Enter Your Search:
Results 1-2 (2)
Go to page number:
Select a Filter Below
Annals of the New York Academy of Sciences (1)
Brain pathology (Zurich, Switzerland) (1)
Shapiro, Barbara E. (2)
Brown, Robert H. (1)
Büttner-Ennever, Jean (1)
Dickson, Dennis W. (1)
Geser, Felix (1)
Huang, Eric J. (1)
Keller, Edward L. (1)
Leigh, R. John (1)
Lomen-Hoerth, Catherine (1)
Moore, Willa (1)
Optican, Lance M. (1)
Rucker, Janet C. (1)
Strober, Jonathan B. (1)
Trojanowski, John Q. (1)
Ying, Sarah H. (1)
Zhang, Jiasheng (1)
Year of Publication
Do brainstem omnipause neurons terminate saccades?
Rucker, Janet C.
Ying, Sarah H.
Optican, Lance M.
Keller, Edward L.
Leigh, R. John
Annals of the New York Academy of Sciences
Saccade-generating burst neurons (BN) are inhibited by omnipause neurons (OPN), except during saccades. OPN activity pauses before saccade onset and resumes at the saccade end. Microstimulation of OPN stops saccades in mid-flight, which shows that OPN can end saccades. However, OPN pause duration does not correlate well with saccade duration, and saccades are normometric after OPN lesions. We tested whether OPN were responsible for stopping saccades both in late-onset Tay–Sachs, which causes premature saccadic termination, and in individuals with cerebellar hypermetria. We studied gaze shifts between two targets at different distances aligned on one eye, which consist of a disjunctive saccade followed by vergence. High-frequency conjugate oscillations during the vergence movements that followed saccades were present in all subjects studied, indicating OPN silence. Thus, mechanisms other than OPN discharge (e.g., cerebellar caudal fastigial nucleus–promoting inhibitory BN discharge) must contribute to saccade termination.
Tay–Sachs disease; saccades; omnipause neurons; fastigial nucleus; Müller paradigm
Extensive FUS-immunoreactive Pathology in Juvenile Amyotrophic Lateral Sclerosis with Basophilic Inclusions
Huang, Eric J.
Trojanowski, John Q.
Strober, Jonathan B.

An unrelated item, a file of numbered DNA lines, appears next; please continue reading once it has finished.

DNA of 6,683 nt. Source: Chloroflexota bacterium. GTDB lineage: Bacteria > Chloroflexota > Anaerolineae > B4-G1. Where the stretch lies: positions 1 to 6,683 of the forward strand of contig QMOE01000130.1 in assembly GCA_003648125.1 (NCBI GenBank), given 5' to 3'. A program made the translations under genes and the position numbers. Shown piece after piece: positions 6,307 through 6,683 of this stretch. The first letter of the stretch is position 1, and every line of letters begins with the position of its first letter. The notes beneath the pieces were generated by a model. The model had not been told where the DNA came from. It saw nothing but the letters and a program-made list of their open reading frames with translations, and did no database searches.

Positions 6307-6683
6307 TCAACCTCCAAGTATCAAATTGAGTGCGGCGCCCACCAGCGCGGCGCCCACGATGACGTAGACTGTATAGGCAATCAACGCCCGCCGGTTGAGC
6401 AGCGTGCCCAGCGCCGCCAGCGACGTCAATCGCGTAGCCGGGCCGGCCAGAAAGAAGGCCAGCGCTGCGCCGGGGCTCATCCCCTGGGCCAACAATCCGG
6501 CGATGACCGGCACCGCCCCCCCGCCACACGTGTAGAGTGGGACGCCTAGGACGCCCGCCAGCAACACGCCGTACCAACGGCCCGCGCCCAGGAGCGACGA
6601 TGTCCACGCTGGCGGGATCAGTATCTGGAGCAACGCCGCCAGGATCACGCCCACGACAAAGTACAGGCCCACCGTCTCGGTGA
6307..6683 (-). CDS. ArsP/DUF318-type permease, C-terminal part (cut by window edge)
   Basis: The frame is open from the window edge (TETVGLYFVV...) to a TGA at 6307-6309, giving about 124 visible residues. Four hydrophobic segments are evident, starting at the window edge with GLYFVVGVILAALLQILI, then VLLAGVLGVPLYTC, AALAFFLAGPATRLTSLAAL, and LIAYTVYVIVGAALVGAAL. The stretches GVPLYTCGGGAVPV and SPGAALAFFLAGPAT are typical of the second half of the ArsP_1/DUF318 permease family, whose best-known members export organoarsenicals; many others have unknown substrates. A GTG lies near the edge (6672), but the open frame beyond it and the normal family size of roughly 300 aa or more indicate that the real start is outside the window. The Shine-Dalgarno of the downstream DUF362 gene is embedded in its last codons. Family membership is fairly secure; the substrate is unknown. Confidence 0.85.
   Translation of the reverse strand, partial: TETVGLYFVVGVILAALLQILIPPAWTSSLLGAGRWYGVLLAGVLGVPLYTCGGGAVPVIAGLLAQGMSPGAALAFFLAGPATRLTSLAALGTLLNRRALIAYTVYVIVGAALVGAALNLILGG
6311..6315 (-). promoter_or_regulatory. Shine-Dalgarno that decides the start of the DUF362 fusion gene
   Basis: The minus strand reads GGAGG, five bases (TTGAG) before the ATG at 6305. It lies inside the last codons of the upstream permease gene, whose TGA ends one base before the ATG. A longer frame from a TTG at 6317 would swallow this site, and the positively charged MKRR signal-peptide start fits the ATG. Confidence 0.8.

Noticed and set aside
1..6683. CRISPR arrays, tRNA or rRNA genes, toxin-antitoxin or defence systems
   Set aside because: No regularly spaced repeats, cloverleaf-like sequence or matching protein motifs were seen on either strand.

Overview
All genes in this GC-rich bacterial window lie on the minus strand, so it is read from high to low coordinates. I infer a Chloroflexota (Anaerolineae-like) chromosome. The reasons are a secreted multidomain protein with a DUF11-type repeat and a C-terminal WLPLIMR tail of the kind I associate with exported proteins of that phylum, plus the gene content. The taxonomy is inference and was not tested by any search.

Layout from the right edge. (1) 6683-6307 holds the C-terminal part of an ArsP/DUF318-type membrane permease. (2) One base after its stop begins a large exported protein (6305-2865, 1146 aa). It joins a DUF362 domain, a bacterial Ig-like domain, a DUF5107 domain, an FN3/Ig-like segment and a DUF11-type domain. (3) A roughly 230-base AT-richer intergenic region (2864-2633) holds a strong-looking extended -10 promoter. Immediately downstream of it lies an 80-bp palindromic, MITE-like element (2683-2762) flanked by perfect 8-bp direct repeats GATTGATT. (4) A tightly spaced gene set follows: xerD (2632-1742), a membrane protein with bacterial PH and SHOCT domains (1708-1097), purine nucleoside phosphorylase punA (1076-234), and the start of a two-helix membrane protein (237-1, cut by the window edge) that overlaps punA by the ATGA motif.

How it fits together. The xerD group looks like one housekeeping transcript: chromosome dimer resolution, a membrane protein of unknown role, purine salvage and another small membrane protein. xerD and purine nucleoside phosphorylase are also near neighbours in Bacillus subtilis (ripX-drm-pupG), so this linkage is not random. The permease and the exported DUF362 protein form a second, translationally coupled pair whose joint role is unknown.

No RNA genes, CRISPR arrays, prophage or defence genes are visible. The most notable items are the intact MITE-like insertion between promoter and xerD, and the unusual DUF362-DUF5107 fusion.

Dickson, Dennis W.
Brown, Robert H.
Brain pathology (Zurich, Switzerland)
Juvenile amyotrophic lateral sclerosis (ALS) with basophilic inclusions is a well-recognized entity. However, the molecular underpinnings of this devastating disease are poorly understood. Here, we present genetic and neuropathological characterizations in two young women with fatal rapidly progressive ALS with basophilic inclusions. In one case, a germline mutation (P525L) was detected in the FUS/TLS (fused in sarcoma/translocated in liposarcoma) gene, whereas no mutation was identified in the other case. Postmortem examination in both cases revealed severe loss of spinal motor neurons with remaining neurons showing basophilic inclusions that contain abnormal aggregates of FUS proteins and disorganized intracellular organelles, including mitochondria and endoplasmic reticulum. In both patients, the FUS-positive inclusions were also detected in neurons in layers IV–V of cerebral cortex and several brainstem nuclei. In contrast, spinal motor neurons in patients with late-onset sporadic ALS showed no evidence of abnormal accumulation of FUS protein. These results underscore the importance of FUS mutations and pathology in rapidly progressive juvenile ALS. Furthermore, our study represents the first detailed characterizations of neuropathological findings in rapidly progressive juvenile ALS patients with a mutation in the FUS/TLS gene.
ALS; FUS; mutation; immunohistochemistry; electron microscopy
Results 1-2 (2)
Go to page number:
Remove citation from clipboard
Add citation to clipboard
This will clear all selections from your clipboard. Do you wish proceed?
Clipboard is full! Please remove an item and try again.
PubMed Central Canada is a service of the
Canadian Institutes of Health Research
(CIHR) working in partnership with the National Research Council's
Canada Institute for Scientific and Technical Information
in cooperation with the
National Center for Biotechnology Information
U.S. National Library of Medicine
(NCBI/NLM). It includes content provided to the
PubMed Central International archive
by participating publishers.